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    Fasting enhances cold resistance in fish through stimulation of lipid catabolism and autophagy
    (Wiley, 2019-01-07) Lu, Dong-Liang; Ma, Qiang; Ning, Li-Jun; Wang, Jing; Li, Ling-Yu; Li, Jia-Min; Han, Si-Lan; Sun, Sheng-Xiang; Samwel Mchele Limbu; Li, Dong-Liang; Qiao, Fang; Chen, Li-Qiao; Zhang, Mei-Ling; Du, Zhen-Yu
    In cold environments, most homeothermic animals increase their food intake to supply more energy to maintain body temperature, whereas most poikilothermic animals such as fishes decrease or even stop feeding under cold stress. However, the physiological value of fasting during cold resistance in poikilotherms has not been explained. Here, we show that moderate fasting largely enhanced cold resistance in fish. By using pharmacological (fenofibrate, mildronate, chloroquine and rapamycin) and nutritional approaches (fatty acids diets and amino acids diets) in wild‐type or specific gene knock‐out zebrafish models (carnitine palmitoyltransferase‐1b‐deficient strain, CPT1b−/−, or autophagy‐related protein 12‐deficient strain, ATG12−/−), we verified that fasting‐stimulated lipid catabolism and autophagy played essential roles in the improved cold resistance. Moreover, suppression of the mechanistic target of rapamycin (mTOR) pathway by using rapamycin mostly mimicked the beneficial effects of fasting in promoting cold resistance as either the physiological phenotype or transcriptomic pattern. However, these beneficial effects were largely reduced when the mTOR pathway was activated through high dietary leucine supplementation. We conclude that fasting helps fish to resist cold stress by modulating lipid catabolism and autophagy, which correlates with the mTOR signalling pathway. Therefore, fasting can act as a protective strategy of fish in resisting coldness.
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    Aquaculture and Fisheries Extension. In: Mgaya, Y.D. and Mahongo, S.B. (Editors), Lake Victoria Fisheries Resources: Research and Management in Tanzania.
    (Springer, 2017-11-29) Shoko, A.P.; Mgaya, Y.D.; Samwel Mchele Limbu; Hoza, R.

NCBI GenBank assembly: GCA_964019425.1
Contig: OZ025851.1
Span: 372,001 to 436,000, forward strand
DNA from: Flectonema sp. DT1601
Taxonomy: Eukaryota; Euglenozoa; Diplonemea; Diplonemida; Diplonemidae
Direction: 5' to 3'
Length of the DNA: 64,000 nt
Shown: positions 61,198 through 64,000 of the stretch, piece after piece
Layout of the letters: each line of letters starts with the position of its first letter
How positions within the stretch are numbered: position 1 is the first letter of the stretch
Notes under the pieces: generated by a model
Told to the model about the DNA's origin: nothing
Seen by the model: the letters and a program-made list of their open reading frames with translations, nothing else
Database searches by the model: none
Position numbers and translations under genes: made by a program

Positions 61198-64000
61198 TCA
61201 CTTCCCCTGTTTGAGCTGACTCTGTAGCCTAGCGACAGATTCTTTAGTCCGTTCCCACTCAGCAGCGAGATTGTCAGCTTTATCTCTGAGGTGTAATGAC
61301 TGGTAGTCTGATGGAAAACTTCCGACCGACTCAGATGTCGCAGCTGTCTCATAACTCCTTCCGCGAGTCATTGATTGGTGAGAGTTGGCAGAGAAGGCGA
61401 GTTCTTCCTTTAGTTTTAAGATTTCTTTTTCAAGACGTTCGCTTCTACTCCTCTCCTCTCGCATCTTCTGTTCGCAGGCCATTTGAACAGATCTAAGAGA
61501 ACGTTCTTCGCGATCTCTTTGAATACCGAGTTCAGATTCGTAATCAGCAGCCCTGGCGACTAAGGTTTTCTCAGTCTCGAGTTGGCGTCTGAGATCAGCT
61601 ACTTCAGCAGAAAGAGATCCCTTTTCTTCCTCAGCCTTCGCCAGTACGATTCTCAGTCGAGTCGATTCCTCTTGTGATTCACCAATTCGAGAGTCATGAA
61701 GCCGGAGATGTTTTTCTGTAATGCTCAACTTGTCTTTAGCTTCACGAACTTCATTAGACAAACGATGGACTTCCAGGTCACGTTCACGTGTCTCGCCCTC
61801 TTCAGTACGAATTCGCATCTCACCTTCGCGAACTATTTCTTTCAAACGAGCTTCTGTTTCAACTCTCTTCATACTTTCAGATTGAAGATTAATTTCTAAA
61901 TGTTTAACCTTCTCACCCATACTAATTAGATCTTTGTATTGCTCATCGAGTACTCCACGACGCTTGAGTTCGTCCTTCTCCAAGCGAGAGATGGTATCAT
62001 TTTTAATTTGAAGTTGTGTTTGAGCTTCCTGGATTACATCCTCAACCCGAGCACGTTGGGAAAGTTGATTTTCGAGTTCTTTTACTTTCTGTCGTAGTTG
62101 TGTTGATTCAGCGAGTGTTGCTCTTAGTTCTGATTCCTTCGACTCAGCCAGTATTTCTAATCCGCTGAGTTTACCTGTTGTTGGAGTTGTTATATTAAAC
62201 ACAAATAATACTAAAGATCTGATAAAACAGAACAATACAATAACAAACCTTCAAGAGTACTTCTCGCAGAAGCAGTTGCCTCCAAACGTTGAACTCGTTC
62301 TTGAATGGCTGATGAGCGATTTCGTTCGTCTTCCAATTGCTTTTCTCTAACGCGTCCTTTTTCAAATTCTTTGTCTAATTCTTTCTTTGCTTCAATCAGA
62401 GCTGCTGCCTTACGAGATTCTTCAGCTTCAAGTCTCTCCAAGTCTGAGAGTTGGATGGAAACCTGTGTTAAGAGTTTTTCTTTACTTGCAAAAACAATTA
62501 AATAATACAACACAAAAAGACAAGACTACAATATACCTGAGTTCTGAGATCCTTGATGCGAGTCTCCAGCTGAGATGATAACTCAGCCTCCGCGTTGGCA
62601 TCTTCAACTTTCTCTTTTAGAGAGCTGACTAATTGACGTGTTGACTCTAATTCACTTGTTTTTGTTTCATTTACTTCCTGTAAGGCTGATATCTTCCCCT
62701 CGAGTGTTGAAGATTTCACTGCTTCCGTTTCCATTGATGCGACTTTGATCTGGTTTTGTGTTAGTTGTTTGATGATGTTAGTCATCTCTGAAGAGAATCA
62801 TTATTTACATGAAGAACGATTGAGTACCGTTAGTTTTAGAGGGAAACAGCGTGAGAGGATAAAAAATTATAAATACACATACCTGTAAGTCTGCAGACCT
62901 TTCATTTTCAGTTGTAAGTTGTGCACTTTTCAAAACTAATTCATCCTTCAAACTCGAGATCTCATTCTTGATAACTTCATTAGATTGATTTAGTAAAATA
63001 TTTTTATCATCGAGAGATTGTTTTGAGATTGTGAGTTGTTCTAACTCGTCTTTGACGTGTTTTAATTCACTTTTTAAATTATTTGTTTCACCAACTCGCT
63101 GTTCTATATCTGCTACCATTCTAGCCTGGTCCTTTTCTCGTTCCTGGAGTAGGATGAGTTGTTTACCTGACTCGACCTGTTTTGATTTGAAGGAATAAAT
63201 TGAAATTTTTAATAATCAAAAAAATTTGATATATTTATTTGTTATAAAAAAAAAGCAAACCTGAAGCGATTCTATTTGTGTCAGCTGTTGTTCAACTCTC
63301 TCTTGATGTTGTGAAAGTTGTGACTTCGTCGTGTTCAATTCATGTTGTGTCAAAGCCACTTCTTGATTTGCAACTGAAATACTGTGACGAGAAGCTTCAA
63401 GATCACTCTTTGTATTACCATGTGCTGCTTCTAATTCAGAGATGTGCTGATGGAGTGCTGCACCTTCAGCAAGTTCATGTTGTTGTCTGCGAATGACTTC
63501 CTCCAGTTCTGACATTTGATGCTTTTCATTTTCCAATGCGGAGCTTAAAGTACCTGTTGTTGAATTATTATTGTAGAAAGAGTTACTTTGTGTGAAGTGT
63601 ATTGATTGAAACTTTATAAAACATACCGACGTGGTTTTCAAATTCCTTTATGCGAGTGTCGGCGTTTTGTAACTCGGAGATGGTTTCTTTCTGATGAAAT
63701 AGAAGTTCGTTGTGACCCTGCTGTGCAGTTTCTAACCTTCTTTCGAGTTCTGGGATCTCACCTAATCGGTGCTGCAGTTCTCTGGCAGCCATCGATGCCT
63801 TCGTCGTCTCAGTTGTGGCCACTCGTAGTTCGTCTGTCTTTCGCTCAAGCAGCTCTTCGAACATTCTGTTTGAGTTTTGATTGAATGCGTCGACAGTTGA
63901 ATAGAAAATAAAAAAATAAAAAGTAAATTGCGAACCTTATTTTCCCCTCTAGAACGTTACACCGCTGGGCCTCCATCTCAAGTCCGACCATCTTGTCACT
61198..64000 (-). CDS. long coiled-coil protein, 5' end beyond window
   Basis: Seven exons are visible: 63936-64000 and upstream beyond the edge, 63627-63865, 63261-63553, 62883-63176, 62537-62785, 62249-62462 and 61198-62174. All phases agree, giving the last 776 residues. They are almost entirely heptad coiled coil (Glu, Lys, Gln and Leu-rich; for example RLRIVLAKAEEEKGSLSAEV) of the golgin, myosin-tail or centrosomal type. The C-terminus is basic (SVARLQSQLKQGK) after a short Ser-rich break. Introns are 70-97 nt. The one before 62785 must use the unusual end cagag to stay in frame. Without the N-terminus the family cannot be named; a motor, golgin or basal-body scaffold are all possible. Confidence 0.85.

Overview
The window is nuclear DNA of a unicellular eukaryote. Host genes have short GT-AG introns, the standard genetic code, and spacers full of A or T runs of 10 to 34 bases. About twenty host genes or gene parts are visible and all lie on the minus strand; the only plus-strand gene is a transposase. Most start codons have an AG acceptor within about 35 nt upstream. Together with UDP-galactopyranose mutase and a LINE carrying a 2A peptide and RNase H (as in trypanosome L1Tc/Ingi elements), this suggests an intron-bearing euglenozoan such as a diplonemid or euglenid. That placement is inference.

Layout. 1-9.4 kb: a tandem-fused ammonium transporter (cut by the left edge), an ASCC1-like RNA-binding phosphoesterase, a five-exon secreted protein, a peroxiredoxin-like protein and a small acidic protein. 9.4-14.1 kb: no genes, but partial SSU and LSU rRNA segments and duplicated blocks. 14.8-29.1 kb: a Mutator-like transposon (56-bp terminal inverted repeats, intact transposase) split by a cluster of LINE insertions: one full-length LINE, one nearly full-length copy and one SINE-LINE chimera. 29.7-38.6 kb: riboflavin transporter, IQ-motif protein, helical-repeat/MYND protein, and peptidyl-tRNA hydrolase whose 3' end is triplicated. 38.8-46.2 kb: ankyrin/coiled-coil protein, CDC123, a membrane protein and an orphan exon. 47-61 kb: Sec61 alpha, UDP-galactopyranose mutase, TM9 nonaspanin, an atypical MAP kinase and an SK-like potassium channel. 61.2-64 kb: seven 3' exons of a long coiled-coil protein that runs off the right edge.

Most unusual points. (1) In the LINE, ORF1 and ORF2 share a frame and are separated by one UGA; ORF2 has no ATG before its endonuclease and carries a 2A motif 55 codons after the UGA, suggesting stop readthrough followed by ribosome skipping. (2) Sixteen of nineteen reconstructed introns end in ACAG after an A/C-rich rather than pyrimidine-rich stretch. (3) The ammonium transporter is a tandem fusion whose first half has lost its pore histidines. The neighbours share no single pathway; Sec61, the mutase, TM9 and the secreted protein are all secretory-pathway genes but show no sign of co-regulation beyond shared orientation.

The dwindling catch from Lake Victoria has caused an insufficient fish supply to the population of the Lake Victoria basin, Tanzania. The decrease in catch rates and demand for fish has created room for fish farming practices at both small and commercial scales in the Lake Basin. This chapter provides a result-oriented status of aquaculture research and development efforts made by the government and Non-Governmental Organizations (NGOs) in the Lake Basin from the colonial era to the present. The chapter also highlights strengths, weaknesses, opportunities and challenges (SWOCs) to aquaculture development in the basin. Results show that the basin has a high potential for fish farming development due to suitable characteristics for fish farming. Fishponds are the common culture system used in fish farming in the basin. The ponds are stocked with either Nile tilapia Oreochromis niloticus or African sharptooth catfish, Clarias gariepinus, reared in monoculture or polyculture. A system of integrated aquaculture-agriculture (IAA) farming is also practised in some areas of the basin. The yield from the lake basin has increased with time due to improved pond management techniques. However, more room is available for further increase pending the adoption of technology and improved extension services. Fish farming could help to reduce fishing pressure on capture fisheries in the main lake and contribute significantly to the conservation of the lake’s biodiversity. Ultimately, fish farming will generate income for the people, which is in line with the government’s efforts to alleviate poverty in the country.